A few days ago I did up a “quick sketch” of Lena Headey as Cersei Lannister (because, in my opinion, celebrities are good subjects for quick sketches) and posted the sketch to social media (G+). One of the users of the site commented something akin to, “Quick sketch my ass – this took at least two hours.” Okay, so maybe his comment wasn’t so brash, but that’s the gist of it.
But he’s right! The sketch did take an hour and a half…. So why would I call it a “quick sketch?”
Because it was one.
The average drawing, depending on the subject, can take me 8-12 hours, maybe more if there’s some killer detail. For me to do a drawing that is only 1-2 hours – that’s a really quick sketch! You may notice that the eyes aren’t quite right, that the hair isn’t fully rendered, her eyebrows aren’t quite Lena Headey’s eyebrows; it’s not meant for perfection, it’s meant for practice.
It’s so easy to get frustrated when a certain drawing just isn’t working out. I used to get to the point where I’d erase so much that the grains of my paper would start to lift off the page, and then I’d give up because it would be a matter of redoing the entire thing at that point.
Sometimes it’s helpful to take a step back for a while and come back with fresh eyes. It can be a difficult thing to do, especially when all you want is to get that drawing finished and showcased, but it’s totally necessary. Why are those eyes not looking right? What is going on with that mouth? It kind of looks like who it’s supposed to… But something isn’t right!
The best way to figure out what’s going on is to simply stop looking at it. Stop thinking about it. Give it a break for a day or two, then go back to it. Suddenly, it’s like everything that wasn’t working out has an obvious reason!
The biggest make it or break it parts of a portrait are on the face. The facial shape can be a little bit off without huge detriment, even though it’ll never look quite right, but if the eyes, nose, mouth, or even eyebrows aren’t right, the entire face looks wrong!
That’s why it’s important to practice seeing. It sounds funny, because for most people, we think that we’re seeing every day. A person doesn’t realize how much is missed in every day life. Since I started doing portraits, my entire view of the world has altered. I’m cognizant of shadows, of the shape of a person’s nostrils, or how the light reflects in a person’s eyes. When I watch movies, I see how the sweat moves on the actors’ faces and which areas of their faces shine the most.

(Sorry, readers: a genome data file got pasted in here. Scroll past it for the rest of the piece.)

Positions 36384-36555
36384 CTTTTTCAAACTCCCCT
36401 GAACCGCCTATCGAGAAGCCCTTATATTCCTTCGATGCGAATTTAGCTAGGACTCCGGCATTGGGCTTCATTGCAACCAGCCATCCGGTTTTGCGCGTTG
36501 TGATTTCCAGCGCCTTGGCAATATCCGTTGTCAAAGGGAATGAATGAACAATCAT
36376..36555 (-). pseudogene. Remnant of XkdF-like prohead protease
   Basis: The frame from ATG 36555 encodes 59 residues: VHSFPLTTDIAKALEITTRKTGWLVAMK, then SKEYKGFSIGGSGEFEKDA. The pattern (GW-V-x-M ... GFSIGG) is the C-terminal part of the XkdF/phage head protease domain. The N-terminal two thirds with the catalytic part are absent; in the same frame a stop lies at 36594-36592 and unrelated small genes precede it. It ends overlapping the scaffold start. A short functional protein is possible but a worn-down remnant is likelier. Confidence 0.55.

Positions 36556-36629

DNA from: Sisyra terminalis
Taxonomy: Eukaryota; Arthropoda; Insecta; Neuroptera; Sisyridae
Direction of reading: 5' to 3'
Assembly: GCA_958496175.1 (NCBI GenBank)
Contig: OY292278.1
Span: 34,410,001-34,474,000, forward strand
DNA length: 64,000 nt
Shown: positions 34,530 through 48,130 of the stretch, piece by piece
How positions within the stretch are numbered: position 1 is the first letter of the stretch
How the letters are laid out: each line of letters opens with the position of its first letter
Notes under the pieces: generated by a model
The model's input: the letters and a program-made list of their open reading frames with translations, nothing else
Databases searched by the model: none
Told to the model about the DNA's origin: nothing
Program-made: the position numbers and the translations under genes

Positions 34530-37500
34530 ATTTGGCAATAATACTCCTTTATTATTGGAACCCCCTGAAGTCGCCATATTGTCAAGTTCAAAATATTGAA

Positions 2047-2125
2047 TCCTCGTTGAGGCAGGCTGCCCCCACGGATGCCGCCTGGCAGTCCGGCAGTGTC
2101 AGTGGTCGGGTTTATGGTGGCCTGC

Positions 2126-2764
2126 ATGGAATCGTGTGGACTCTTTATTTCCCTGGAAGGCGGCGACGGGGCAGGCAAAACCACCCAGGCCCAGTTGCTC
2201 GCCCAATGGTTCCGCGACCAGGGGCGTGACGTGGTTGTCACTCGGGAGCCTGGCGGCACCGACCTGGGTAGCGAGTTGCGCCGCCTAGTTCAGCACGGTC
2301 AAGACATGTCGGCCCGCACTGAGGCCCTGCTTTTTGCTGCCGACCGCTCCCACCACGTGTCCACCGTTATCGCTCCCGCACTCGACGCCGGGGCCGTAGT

Eventually, something just clicks, and it becomes a natural movement to put those observations into portraits.
Are the teeth perfectly aligned? Where is the reflection in the eyes? Can the nostrils be seen? How does the light hit the hair? It all becomes important.
Eventually it all comes together and starts to make sense. There is nothing more important in a portrait than contrasts, and when the eye is able to see the contrasts without struggling, drawing becomes much easier.
This little guy was posted on no other than Facebook. Once I saw him, I knew that I had to capture his slightly mischievous pose as he basks in a life of luxury. My focus in this drawing were his eyes, because they are the center of his expression of comfort.
My grandfather was a good-humoured man with an enormous heart. He had a boyish sense of mischief to him that carried over into everything he did, from his love of fishing to the extensive volunteer work that he did in his community.
My focus in this drawing was to capture his good humour, which can be seen in the glint in his eyes in the portrait. His closed-mouth smile draws out a sense of calm about him, though his eyes belie that beloved mischief.
‘Senator’ was the first commission that I ever did. It was an interesting outcome to posting some really quick sketches on my Facebook page. A colleague of mine saw the quick sketches and asked if I’d be willing to draw his late golden retriever, Senator.
“No way,” I said. “I’m just a beginner, and I don’t think I’ll be able to do a very good job of it.”
With some encouragement, I finally agreed to give it a go. The worst that could happen was that the portrait didn’t turn out, and I’d have to admit defeat (except that really, the worst that could happen was that I totally messed up the drawing and insulted the memory of someone’s beloved pet and that person would never talk to me again because I was such a failure). As usual, my worst enemy was my own fear of failure, but with some encouragement from my husband, I got started. It only took about 50 tries before I reached the final product, and you know, it wasn’t half bad!